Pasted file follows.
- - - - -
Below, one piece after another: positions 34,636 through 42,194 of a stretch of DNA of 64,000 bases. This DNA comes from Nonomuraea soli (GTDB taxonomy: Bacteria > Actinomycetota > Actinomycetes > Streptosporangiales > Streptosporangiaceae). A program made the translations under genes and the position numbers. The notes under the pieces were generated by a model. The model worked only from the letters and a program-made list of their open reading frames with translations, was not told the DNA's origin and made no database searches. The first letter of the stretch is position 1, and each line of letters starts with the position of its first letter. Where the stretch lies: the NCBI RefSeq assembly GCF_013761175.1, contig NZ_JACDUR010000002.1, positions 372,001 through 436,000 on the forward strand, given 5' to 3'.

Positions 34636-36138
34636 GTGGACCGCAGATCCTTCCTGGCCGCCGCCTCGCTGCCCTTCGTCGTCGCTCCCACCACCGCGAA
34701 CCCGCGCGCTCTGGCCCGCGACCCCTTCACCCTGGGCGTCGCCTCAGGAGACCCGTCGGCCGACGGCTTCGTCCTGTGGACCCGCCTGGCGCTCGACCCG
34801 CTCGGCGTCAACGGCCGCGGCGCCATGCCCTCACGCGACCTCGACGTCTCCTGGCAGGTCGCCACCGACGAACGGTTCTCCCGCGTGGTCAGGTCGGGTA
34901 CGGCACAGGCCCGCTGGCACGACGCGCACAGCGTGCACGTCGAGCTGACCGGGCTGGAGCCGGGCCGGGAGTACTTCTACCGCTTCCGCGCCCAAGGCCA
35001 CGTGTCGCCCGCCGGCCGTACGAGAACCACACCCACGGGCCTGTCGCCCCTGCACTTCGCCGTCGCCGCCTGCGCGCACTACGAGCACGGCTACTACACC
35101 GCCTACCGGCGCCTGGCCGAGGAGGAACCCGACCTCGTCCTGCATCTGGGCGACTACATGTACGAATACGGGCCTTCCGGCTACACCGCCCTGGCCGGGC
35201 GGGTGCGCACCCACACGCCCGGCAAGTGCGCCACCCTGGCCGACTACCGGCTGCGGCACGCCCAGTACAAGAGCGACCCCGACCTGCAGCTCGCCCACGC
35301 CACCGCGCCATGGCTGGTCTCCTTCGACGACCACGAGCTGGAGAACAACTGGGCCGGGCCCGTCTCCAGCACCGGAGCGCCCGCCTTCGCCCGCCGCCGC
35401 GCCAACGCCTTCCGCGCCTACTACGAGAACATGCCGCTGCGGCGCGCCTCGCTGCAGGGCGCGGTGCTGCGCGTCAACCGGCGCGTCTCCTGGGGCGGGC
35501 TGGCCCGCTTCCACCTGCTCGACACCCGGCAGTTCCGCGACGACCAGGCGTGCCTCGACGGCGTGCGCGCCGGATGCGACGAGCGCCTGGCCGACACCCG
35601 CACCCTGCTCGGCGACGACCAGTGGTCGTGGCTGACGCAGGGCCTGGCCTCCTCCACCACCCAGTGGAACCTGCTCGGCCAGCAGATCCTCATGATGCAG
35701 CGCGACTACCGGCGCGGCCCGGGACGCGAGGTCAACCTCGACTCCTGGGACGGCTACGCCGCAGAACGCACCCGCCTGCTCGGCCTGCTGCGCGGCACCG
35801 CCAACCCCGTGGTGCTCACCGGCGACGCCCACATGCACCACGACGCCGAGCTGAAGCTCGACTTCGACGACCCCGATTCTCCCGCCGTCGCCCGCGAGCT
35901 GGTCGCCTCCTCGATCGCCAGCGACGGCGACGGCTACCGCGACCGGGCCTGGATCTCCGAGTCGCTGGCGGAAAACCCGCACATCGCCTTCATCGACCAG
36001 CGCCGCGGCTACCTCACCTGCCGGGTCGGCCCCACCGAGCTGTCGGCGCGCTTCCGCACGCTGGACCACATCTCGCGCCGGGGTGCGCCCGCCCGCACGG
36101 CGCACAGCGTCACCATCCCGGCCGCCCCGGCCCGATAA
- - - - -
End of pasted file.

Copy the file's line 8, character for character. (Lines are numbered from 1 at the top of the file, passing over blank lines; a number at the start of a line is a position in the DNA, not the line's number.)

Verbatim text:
35101 GCCTACCGGCGCCTGGCCGAGGAGGAACCCGACCTCGTCCTGCATCTGGGCGACTACATGTACGAATACGGGCCTTCCGGCTACACCGCCCTGGCCGGGC